Newport: Newly released by the Irish shoemaker, the lightweight Newport has the preferred features of removable footbeds and pull-on loops. However, testers noted that the Newport’s loops were quite small, which would be inconvenient when gloved hands are doing the donning.
Ultima: A traditional, handsome, brown leather and Gore-Tex boot made in Portugal, the Ultima offered better traction than the Newports in our tests and also features a removable footbed and a generous pull-on loop. Testers found the Ultima easier to put on than the Newport, and they are available in a wider-entry version.
We tested one pair of Gill boots in each of the height categories: the three-quarter breathable leather and Kevlar/Cordura (913), the knee-high tall yachting boot (909), and the mid-calf short yachting boot (901). All three performed well in traction testing, but surprisingly, the Vibram-soled breathable leather-Cordura boots had slightly less grip than its Gill counterparts on dry surfaces. None of them are insulated.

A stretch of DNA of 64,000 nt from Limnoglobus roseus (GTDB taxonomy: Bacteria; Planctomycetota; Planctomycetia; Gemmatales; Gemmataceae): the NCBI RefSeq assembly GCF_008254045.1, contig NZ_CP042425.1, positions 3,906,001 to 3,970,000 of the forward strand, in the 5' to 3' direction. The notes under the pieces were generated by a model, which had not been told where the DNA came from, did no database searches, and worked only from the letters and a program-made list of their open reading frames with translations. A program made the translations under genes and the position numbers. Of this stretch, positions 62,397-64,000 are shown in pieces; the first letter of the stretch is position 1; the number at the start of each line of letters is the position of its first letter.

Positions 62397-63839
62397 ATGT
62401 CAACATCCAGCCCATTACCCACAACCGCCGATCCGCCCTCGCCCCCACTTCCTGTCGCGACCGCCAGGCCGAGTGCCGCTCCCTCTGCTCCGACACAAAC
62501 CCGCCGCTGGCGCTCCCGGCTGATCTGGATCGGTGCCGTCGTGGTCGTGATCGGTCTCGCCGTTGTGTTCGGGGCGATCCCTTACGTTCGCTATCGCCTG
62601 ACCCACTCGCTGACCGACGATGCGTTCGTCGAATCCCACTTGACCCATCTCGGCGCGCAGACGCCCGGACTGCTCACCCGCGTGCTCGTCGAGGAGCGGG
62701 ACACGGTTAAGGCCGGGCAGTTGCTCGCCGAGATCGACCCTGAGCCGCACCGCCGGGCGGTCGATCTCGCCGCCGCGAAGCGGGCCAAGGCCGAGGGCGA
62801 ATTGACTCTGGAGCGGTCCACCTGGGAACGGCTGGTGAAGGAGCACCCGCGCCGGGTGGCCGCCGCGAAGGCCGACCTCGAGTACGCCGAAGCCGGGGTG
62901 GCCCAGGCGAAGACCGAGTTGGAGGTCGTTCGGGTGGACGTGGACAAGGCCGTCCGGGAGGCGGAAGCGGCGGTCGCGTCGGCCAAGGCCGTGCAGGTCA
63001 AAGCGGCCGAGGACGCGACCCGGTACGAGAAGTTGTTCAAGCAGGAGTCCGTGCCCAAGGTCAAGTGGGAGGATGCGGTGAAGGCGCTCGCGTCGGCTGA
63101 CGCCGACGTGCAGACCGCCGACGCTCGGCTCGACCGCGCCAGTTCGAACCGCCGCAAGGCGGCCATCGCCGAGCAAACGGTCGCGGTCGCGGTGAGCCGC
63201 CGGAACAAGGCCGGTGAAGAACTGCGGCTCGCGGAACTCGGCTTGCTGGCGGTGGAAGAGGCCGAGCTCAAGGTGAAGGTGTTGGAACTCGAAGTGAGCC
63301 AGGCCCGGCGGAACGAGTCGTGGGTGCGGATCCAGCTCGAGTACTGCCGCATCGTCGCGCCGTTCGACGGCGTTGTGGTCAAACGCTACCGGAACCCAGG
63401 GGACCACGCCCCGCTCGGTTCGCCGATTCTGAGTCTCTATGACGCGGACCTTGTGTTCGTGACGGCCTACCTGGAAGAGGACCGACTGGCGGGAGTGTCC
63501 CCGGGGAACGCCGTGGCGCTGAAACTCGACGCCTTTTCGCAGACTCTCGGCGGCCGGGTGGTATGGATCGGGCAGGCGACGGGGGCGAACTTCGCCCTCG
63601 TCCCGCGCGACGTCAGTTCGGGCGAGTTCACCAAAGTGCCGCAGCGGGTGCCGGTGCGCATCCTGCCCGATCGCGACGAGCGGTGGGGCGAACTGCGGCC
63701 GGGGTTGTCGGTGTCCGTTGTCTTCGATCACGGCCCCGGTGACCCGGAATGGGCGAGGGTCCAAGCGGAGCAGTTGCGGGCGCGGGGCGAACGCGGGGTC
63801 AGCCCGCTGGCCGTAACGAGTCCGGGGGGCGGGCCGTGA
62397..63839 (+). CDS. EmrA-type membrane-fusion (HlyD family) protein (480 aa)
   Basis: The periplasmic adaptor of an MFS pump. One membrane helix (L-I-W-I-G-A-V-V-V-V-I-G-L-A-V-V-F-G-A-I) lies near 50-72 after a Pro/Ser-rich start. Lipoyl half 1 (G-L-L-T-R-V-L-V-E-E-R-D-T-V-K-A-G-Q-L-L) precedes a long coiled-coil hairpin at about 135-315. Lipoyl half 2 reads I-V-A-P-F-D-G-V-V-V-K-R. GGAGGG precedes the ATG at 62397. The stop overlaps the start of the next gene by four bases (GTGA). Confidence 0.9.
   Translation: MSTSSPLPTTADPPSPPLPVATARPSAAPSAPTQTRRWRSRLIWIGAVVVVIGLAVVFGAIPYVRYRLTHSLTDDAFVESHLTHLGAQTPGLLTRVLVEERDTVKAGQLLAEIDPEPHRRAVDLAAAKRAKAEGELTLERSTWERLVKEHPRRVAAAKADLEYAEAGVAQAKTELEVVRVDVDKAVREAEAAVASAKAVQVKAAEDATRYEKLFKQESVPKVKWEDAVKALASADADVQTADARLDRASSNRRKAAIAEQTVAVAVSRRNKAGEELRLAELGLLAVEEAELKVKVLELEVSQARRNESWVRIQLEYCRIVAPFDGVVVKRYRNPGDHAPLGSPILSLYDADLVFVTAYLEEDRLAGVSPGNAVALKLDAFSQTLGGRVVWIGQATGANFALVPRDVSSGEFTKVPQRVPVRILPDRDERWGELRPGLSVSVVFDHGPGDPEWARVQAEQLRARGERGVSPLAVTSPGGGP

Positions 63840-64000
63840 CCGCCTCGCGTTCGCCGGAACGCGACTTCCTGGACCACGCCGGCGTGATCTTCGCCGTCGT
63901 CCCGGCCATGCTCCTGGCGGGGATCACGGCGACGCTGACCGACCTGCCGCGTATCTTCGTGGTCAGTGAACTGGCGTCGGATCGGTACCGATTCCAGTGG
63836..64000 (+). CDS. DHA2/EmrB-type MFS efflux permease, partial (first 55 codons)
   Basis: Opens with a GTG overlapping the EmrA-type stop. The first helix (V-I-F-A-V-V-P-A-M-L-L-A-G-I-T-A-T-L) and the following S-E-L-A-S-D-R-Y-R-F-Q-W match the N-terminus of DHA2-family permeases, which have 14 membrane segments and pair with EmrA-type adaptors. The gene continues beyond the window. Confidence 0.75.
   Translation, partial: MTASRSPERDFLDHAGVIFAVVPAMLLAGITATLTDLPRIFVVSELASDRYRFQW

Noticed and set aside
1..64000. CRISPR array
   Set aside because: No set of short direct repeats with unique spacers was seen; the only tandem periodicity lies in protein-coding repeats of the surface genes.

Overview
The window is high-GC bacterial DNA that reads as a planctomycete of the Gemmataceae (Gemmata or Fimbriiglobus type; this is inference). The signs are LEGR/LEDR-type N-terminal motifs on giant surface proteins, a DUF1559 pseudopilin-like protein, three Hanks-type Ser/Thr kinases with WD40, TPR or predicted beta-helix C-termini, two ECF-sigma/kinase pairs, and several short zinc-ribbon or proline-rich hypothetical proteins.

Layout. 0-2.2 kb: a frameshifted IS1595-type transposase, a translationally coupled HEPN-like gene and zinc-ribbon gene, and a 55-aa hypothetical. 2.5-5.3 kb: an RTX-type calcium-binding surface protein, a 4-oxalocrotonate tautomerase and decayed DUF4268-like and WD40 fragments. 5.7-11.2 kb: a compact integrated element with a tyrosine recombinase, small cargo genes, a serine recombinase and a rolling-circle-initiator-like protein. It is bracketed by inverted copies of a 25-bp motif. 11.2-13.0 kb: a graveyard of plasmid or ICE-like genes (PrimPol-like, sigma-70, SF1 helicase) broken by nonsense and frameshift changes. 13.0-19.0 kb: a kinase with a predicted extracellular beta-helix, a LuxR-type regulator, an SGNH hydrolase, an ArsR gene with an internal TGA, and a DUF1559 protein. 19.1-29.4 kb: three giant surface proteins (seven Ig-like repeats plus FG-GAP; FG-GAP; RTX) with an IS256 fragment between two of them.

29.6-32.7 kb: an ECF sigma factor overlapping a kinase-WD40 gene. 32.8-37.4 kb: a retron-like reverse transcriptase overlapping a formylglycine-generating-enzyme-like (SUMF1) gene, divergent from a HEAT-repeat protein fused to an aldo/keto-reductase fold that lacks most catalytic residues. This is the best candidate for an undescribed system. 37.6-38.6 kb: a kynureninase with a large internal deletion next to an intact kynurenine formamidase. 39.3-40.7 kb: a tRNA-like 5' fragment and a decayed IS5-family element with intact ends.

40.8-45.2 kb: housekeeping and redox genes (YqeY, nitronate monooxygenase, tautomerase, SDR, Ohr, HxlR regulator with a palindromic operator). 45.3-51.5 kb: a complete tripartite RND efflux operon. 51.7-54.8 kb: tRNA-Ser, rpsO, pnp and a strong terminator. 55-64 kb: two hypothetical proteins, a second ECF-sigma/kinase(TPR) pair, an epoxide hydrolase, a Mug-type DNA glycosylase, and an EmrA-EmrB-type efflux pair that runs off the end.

Breathable Leather and Kevlar/Cordura: Softer than rubber footwear, these boots are made of breathable leather and Kevlar, and are lined with E-vent fabric. E-vent material, taped for waterproofing, uses a proprietary membrane system to wick away sweat through millions of small pores. The Kevlar reinforcement offers good abrasion resistance, as does the double-layer toe section. Other notable features include the durable and flexible Vibram sole; lightweight, removable and padded footbed; and looped pull-on tabs. At $300, these were among the most expensive boots we tested. Gill also offers a plain leather version of this boot for $269, but we did not test this model.